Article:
President Obama defended his proposals to raise taxes on the wealthy Monday and promised to veto any deficit-reduction plan from Congress that cuts entitlement programs but doesn’t raise taxes on the wealthy.
“We are not going to have a one-sided deal that hurts the folks that are most vulnerable,” Obama said in Rose Garden comments where he formally announced his own recommendations to the 12-member supercommittee charged with finding deficit cuts.
Obama’s $3 trillion deficit-cutting plan includes $1.5 trillion in tax hikes on the wealthy, including the elimination of Bush-era tax rates on households with annual income above $250,000.
He rejected criticism that his proposals amount to class warfare, saying that after a decade of unchecked spending, every American has to pitch in and pay their fair share. Otherwise, Obama said, the U.S. will try to cut programs for the middle-class and the poor while protecting tax cuts for the wealthy.
“This is not class warfare,” Obama said. “It's math.”
He also took direct aim at House Speaker John Boehner (R-Ohio) and House Republicans, saying Boehner's reduction deficit plans are “not smart.”
Obama said he was encouraged to hear Boehner say that a “my way or the highway” approach won’t work, but he was dismayed to hear the Speaker say that increased revenues should be off the table.
“So the Speaker says we can't have it my-way-or-the-highway, and then basically says my way or the highway,” Obama said. “That's not smart. It's not right.”
Boehner quickly responded to Obama's remarks in a statement that said the president's proposal was not a serious contribution to the debate on reducing deficits. He also criticized it for raising taxes on both small businesses and private capital, and suggested it amounted to class warfare.
"Pitting one group of Americans against another is not leadership," Boehner's statement said. "This administration’s insistence on raising taxes on job creators and its reluctance to take the steps necessary to strengthen our entitlement programs are the reasons the president and I were not able to reach an agreement previously, and it is evident today that these barriers remain.”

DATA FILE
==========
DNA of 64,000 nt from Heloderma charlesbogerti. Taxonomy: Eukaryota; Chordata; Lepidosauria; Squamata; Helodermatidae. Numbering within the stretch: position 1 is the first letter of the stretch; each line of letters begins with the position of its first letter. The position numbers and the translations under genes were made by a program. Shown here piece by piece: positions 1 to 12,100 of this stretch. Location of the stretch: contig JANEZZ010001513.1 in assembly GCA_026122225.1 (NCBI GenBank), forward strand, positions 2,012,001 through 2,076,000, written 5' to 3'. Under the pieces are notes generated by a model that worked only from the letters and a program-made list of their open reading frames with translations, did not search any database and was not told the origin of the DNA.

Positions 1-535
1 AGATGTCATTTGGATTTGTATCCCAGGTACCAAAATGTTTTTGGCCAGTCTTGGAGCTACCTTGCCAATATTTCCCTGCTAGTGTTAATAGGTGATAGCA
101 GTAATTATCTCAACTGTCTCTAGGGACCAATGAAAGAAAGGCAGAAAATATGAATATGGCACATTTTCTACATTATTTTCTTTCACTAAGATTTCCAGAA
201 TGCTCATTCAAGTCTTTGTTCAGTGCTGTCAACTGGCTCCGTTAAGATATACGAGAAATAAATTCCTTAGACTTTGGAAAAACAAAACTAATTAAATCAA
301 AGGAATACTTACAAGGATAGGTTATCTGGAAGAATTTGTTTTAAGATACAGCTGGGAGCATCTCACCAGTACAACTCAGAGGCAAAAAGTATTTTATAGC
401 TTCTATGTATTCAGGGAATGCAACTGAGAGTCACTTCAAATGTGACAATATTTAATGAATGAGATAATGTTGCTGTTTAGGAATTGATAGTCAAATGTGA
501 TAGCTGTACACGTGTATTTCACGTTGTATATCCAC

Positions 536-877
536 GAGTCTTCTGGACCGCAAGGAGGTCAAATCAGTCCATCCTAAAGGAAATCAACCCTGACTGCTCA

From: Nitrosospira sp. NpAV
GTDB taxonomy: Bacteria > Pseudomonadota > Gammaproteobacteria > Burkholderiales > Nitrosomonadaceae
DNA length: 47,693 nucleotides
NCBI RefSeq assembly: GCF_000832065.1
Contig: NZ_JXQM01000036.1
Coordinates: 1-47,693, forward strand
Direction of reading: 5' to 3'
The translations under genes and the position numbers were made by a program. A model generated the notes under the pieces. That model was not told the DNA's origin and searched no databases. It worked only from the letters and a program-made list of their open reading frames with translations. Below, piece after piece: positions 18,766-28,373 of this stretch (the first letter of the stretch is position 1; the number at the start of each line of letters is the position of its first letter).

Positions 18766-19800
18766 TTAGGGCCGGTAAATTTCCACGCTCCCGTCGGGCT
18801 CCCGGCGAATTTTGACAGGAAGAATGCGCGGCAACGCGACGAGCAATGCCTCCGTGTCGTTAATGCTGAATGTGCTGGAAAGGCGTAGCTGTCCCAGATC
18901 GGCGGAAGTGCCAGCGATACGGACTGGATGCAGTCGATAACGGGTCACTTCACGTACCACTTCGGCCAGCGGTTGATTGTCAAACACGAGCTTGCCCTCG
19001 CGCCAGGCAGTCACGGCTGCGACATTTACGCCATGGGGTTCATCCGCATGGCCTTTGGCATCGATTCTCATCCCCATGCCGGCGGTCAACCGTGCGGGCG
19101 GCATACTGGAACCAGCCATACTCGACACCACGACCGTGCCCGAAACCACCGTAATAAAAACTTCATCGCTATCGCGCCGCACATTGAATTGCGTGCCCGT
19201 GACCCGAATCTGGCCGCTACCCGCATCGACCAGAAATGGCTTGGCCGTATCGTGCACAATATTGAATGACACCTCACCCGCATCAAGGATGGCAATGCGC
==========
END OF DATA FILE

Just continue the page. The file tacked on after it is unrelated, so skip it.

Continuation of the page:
The tone of Obama’s proposals are the latest sign of his focus on the 2012 campaign. With Republicans drawing a red line on new taxes, many of the proposals are unlikely to move forward in Congress, but they do help the White House portray Republicans as protecting special interests and the wealthy.
Obama framed his remarks with indirect attacks on the Republican presidential field, noting that his plan would cut $2 in spending for every $1 in new revenues.
White House and campaign officials have repeatedly harkened back to the GOP presidential debate where the candidates said they would not agree to a deal that included $10 in cuts for every $1 in revenues.
The president also took aim at Republicans who sign pledges not to raise taxes, saying “the only pledge that really matters is the pledge we take to defend the Constitution.”
“They should be called out,” Obama said. “They should have to defend that unfairness.”
Harkening back to the July debt-ceiling debate and the aborted “grand bargain” he sought with Boehner, Obama put the blame on Republicans for failing to get the deal.
“Unfortunately, the Speaker walked away from a balanced package,” Obama said.
“What we agreed to instead wasn't all that grand. But it was a start.”
Obama will propose $248 billion in cuts and reforms to Medicare — 90 percent of which would come from reducing overpayments — and $72 billion in Medicaid and other healthcare programs, all over 10 years.
Administration officials said Obama will also propose tax reform to lower tax rates, while cutting loopholes and tax breaks for the wealthy and corporations. The tax reform proposals will raise revenue through increased taxes on the wealthy, reducing the deficit by $1.5 trillion, the officials said.
Obama wants the tax code to be “consistent with the Buffett rule,” which states that the middle class should not pay a higher rate of taxes proportionate to their incomes than millionaires and billionaires like Warren Buffett, who has said he pays a lower effective tax rate than his secretary.
To that end, administration officials said that tax reform and the estimated $800 billion that would be saved from rolling back the Bush tax cuts "would be sufficient to hit the $1.5 trillion target that we're setting.”
The rest of the tax savings would come from closing $300 billion worth of loopholes and ending about $400 billion in deductions for the wealthy, the officials said.
— This story was first posted at 11:49 a.m. and updated at 12:03 p.m.